Often they are bowel related: ‘How r ur innards after that curry? Mine r in tatters.’

And they say romance dies 8 years into marriage. Not in this house. Hell no.

Thankfully I’m not alone. A friend sent a photo to the WhatsApp group on Saturday night with a picture of a Danielle Steele novel she’d found while dusting her book case. Yes, you read that right. Dusting. Her. Bookcase. Of a Saturday evening too. She has no idea where the novel came from, as it’s not her usual reading material, what with her being a Professor of Law and all. I too, had come over all Mrs Hinch and had cleared a few surfaces, and even taken out the Pledge. ‘Oh ho, we’re quare rock and roll this evening girls,’ I quipped wittily, to the group. ‘I’ve just put the bath mats on to wash,’ added another. ‘You win,’ I replied.

I was actually supposed to go out DANCING this weekend, until my friend told me that pre-dancing drinks would commence at 9-45. I baulked. 9.45? She may as well have said 2am. Alas all, it would seem that I am hopelessly past it, getting my kicks instead from slipping between laundered sheets, after a day of pottering round church fêtes, stroking baby goats and eating tray bakes made by Presbyterians.

But you know what? I’m ok. It was a quietly glorious weekend, with friends and sunshine and frolicksome children. It’s gently soothing NOT to be running the roads and make oneself fit for the public gaze of an evening. For now I’m content. I’m away to pop on Radio 4 and do a bit of ironing.




SWB on post marathons and single use plastics

So folks, I tried. Down I went to clap and cheer on the Ormeau Road, and try as I might to ignore the mini mountains of plastic bottles strewn along the route, but I couldn’t.


I do love the marathon ever so much. My pal Alison was doing the full thing and is a bit of a pro now it must be said. She stopped though, to give her child a hug, and  the tears were tripping me. I’m utterly emotionally incontinent these days, and marathons evoke strong feelings. I was equally excited to see my friend Brenda, who decided to run her first marathon before turning 40. This is the sort of notion I would bandy about, when 3 glasses of Malbec in at a party. I would never, follow through upon it though. ‘People who’ve had broken backs shouldn’t even COUNTENANCE such a thing,’ says the Mothership. What she really means though, is that she doesn’t want to be minding my children while I lie, prone, on the sofa, for three weeks afterwards.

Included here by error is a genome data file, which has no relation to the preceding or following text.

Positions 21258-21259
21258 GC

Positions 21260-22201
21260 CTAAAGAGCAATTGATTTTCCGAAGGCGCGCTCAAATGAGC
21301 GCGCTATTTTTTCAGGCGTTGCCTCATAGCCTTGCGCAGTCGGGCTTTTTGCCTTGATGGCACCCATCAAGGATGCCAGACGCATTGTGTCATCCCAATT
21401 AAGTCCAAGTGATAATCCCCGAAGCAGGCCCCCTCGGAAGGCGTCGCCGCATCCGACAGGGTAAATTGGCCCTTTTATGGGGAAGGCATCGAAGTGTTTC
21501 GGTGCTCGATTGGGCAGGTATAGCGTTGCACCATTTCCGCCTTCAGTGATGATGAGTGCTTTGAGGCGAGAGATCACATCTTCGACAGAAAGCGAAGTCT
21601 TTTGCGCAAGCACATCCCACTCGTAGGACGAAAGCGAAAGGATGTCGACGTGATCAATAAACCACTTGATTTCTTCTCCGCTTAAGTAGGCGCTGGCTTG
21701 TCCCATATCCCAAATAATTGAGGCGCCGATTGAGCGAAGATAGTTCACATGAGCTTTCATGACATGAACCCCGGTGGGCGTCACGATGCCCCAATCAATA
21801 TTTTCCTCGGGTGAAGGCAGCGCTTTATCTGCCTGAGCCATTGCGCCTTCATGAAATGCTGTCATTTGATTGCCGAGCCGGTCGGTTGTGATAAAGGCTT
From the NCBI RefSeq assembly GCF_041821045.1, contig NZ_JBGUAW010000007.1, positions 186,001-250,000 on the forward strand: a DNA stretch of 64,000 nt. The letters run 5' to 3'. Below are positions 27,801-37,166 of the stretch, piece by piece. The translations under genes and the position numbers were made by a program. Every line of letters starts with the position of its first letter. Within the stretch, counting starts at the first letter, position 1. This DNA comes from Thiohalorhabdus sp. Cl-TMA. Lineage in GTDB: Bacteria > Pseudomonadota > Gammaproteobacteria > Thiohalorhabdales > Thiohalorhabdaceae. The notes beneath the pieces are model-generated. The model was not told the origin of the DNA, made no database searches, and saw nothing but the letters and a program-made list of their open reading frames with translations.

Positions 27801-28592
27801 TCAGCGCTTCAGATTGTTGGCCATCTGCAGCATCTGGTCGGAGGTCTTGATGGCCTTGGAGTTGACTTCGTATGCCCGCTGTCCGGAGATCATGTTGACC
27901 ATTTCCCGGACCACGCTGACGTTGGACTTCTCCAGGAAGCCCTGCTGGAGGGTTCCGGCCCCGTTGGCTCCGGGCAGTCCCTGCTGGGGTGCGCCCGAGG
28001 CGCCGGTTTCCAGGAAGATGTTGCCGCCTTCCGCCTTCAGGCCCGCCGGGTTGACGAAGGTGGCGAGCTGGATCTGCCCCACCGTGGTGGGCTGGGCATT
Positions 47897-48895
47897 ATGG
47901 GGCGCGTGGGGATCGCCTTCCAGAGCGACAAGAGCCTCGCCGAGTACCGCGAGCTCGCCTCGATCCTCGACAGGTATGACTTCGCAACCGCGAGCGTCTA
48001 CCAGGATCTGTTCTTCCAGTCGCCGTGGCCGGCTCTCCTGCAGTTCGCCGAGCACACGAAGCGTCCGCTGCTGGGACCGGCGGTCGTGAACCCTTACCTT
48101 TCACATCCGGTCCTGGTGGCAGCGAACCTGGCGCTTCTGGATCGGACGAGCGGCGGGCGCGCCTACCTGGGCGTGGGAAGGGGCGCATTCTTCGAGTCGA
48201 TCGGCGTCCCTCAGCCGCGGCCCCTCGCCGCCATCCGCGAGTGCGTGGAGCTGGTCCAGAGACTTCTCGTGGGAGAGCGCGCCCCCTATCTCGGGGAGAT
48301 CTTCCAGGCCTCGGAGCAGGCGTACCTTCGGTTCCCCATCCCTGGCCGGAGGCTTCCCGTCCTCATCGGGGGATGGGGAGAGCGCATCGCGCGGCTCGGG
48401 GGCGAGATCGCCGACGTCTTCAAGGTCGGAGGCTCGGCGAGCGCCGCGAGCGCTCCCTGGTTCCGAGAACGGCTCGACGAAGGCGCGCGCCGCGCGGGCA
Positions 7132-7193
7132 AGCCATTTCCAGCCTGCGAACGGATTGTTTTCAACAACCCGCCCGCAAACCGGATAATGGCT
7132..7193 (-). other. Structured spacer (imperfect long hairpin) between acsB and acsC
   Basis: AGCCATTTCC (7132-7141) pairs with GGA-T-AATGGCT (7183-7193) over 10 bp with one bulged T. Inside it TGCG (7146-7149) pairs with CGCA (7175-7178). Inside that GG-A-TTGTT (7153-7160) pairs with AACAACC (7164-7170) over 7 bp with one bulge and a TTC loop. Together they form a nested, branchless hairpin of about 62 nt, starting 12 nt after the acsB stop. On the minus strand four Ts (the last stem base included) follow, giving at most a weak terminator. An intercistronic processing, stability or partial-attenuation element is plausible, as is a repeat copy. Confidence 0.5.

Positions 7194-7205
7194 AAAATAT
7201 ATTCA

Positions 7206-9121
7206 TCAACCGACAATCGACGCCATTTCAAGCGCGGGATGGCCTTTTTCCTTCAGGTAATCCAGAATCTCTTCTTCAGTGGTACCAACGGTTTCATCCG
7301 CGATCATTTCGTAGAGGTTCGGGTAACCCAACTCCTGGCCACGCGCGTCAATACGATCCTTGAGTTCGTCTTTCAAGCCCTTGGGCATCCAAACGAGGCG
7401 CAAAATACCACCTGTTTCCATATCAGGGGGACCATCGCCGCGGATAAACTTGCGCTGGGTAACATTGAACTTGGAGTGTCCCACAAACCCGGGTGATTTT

In the event, I didn’t see Brenda. I didn’t see Brenda because while she ran past, I was pestering a poor girl at a Cancer Focus stall to give me a black bin bag to facilitate mass bottle collection. Brenda saw my children, standing at the side of the road scavenging for bottles. By now, they had entered into the activity with vigour. ‘Where’s your mum?’ she called. ‘She’s recycling!’ replied the Small Child.*


We scooped up over 100 bottles. I scrounged more bags from the kind lady at the stall, then when the arse feel out of one, went into Graffiti where Stephanie gave me a more robust bin liner. LSB joined us after his leg of the relay and was promptly handed a heavy, leaking bag of bottles. ‘Thanks,’ he mumbled. He was slightly more enthusiastic than usual because River Rock are offering 10p for the Running Club with every label collected.


River Rock, as far as I’m concerned, can take their 10 pence and shove it up their grossly inflated arses. While they claim to be supporting local groups with their measly offering, they are doing disservice to the planet as a whole. They know it, we know it, David Attenborough knows it, and still they insist on providing single use plastics, in their thousands. Since they sponsor the event, they perpetuate this notion that runners NEED plastic bottles at 6 miles along the route. Most of the bottles we collected were at least three quarters full. I’m not taking anything away from the relay runners, but most of these guys aren’t doing more than 6.8 miles (6.8 in Leg A) and can surely manage to go for more than 5km without a drink. Churches were also out in force with refreshments, as were individuals and pop up gazebos from charity groups.


In London this year, while there was still some reliance on water bottles, they also handed out edible seaweed pouches of water along the route. These are an infinitely better option for the environment. Belfast, you need to catch up. Yes, River Rock are the sponsors,  but maybe they could take their profits and direct them in to developing eco-friendly options. We’d all be grateful.


Wd came home and operation ‘make a fish to make a point’ began. Water was decanted into 2-litre milk containers, which will has already been used to flush the toilets. We cut off the labels and now a big bag of bottles is waiting to go to the dump. The children have taken some to make ‘jet packs’. In the meantime, should anyone find a purpose for over 100 small bottles do get in touch.


*Before some jobsworth contacts social services, I was a mere few feet away, but rummaging in a box, hence momentarily obscured.

SWB feels sorry for herself